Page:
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Toyota’s horseshoe-shaped neckband may help blind people get around buildings

Toyota is working on a wearable device that will make it easier for blind people to navigate around building and indoor spaces, filling the gap between a guide dog and a cane. It’s called Project Blaid, and it’s shaped like a large horseshoe, and worn around your neck. Think of it like an oversize set of LG Tone Infinim headphones, or a motor racing—style HANS device.

The idea is to help blind people find there way around complex interior spaces more easily. Guide dogs are amazingly versatile, but they’re no good at finding the bathroom, or knowing which floor a particular shop or office is on. The cane is essential too, but again, can’t distinguish between one escalator or another.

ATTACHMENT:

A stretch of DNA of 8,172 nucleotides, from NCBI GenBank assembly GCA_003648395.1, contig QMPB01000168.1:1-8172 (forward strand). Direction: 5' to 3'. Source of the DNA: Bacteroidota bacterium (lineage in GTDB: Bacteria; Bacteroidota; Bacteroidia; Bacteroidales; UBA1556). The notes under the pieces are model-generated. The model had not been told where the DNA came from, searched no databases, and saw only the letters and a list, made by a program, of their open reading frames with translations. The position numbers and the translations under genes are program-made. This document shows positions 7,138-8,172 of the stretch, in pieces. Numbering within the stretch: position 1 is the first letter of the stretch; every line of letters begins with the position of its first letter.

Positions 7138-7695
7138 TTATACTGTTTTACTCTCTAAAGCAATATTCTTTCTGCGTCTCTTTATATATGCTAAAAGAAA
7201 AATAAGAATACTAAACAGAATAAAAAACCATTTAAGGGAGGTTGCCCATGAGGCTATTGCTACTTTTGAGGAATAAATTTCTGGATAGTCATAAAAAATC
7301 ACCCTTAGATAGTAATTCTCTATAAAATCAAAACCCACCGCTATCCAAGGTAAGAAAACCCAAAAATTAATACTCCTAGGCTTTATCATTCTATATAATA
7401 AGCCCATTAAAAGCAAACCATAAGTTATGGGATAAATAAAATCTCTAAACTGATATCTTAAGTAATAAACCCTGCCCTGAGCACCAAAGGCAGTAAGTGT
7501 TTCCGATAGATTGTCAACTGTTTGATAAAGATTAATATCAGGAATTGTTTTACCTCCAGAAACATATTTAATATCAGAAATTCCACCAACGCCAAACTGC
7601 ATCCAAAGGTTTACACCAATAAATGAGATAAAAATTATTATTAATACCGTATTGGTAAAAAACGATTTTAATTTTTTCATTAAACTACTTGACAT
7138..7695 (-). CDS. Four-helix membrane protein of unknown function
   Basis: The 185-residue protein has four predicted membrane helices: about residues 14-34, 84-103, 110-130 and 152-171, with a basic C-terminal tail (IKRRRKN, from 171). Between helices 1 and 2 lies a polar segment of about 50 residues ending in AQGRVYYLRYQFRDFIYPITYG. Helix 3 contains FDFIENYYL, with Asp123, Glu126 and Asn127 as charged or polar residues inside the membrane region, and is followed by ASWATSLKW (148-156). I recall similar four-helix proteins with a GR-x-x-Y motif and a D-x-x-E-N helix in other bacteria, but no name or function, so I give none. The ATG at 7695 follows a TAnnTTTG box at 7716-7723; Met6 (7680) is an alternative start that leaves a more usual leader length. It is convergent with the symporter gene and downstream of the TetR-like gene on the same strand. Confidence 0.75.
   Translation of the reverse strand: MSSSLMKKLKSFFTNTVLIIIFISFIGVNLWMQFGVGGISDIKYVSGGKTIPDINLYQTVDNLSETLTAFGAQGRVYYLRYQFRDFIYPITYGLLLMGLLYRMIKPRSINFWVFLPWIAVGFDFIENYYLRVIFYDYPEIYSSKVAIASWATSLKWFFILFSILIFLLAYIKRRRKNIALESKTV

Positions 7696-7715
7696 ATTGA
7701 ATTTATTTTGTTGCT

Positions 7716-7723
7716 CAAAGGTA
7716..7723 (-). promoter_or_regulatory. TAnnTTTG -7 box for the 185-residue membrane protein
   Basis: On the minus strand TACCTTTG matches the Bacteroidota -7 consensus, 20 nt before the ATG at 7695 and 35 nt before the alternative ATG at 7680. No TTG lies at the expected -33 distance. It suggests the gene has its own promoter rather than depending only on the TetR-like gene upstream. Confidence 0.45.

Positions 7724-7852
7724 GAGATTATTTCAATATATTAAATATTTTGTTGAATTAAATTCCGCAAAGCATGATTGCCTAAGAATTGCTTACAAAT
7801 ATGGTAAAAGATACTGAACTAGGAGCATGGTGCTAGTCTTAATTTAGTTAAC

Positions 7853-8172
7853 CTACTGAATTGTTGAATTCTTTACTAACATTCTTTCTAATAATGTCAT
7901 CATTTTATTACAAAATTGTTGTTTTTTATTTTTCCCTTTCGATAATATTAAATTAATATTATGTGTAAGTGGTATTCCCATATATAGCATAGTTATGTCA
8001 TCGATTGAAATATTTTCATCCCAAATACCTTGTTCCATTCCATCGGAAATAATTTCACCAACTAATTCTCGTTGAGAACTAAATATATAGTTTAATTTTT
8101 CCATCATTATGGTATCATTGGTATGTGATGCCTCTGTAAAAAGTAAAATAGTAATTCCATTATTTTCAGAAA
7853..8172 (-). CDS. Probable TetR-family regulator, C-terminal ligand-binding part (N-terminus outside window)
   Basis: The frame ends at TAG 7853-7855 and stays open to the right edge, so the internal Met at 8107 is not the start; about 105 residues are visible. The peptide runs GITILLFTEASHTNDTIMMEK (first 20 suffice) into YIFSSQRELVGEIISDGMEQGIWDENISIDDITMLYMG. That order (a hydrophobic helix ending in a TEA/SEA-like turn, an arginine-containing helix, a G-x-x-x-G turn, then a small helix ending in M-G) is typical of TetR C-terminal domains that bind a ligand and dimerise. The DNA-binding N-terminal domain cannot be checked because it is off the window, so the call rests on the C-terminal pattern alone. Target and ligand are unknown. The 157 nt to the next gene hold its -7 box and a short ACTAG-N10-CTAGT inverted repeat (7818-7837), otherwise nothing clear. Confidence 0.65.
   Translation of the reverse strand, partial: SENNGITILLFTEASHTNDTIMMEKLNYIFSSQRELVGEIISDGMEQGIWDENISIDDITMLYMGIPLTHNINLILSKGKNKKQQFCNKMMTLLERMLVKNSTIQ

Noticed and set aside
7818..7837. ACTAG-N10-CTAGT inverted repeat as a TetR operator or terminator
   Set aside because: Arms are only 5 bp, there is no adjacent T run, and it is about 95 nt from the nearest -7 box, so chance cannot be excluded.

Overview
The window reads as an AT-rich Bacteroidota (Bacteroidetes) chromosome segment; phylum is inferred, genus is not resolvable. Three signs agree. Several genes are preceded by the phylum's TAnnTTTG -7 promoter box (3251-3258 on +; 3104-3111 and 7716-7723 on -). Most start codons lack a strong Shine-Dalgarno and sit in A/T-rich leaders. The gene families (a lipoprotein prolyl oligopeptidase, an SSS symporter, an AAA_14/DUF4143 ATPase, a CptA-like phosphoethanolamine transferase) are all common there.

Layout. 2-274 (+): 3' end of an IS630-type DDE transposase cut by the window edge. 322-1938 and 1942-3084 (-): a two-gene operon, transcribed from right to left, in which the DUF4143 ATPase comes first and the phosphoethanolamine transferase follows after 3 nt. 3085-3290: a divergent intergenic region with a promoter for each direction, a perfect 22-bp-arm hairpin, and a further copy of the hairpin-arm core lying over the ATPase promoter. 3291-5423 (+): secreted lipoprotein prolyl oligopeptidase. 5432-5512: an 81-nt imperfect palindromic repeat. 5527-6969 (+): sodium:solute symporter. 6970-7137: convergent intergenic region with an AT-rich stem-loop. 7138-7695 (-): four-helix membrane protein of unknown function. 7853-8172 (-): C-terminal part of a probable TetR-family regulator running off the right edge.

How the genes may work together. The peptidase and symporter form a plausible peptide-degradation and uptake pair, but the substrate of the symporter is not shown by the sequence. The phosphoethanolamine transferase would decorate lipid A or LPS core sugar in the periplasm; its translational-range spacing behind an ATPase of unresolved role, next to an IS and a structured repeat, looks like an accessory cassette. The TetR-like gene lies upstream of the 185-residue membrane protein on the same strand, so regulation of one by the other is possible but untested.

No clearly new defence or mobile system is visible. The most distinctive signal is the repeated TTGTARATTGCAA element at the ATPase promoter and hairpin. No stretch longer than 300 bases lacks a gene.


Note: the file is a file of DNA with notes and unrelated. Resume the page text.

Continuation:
Related: Microsoft’s smart city project turned my ears into eyes

Project Blaid has built-in cameras that identify the location, and using information from indoor mapping technology, can guide the wearer around safely and accurately. Instructions come through speakers and directions are given using vibration motors — which unlike vibrations sent through a phone or a wrist worn device, won’t be difficult to interpret. Project Blaid will react to voice instructions, or by using the onboard button controls.

Multi-level offices, shopping centers, stations, airports, and many other large public spaces are often confusing enough for sighted people to navigate, and potentially impossible for someone who is blind. Toyota’s concept wearable will make it possible for blind people to explore places previously inaccessible to them.

The prototype can be seen in the video above, and in the near future Toyota wants to add more tech to the device, including object identification, face recognition, and more extensive mapping capabilities. For Project Blaid to be truly useful and effective, detailed indoor maps will be essential. Google is just one of the companies working hard on indoor maps. Toyota’s also encouraging its own employees to create videos showing indoor features and landmarks, that will be used to program future versions of Project Blaid.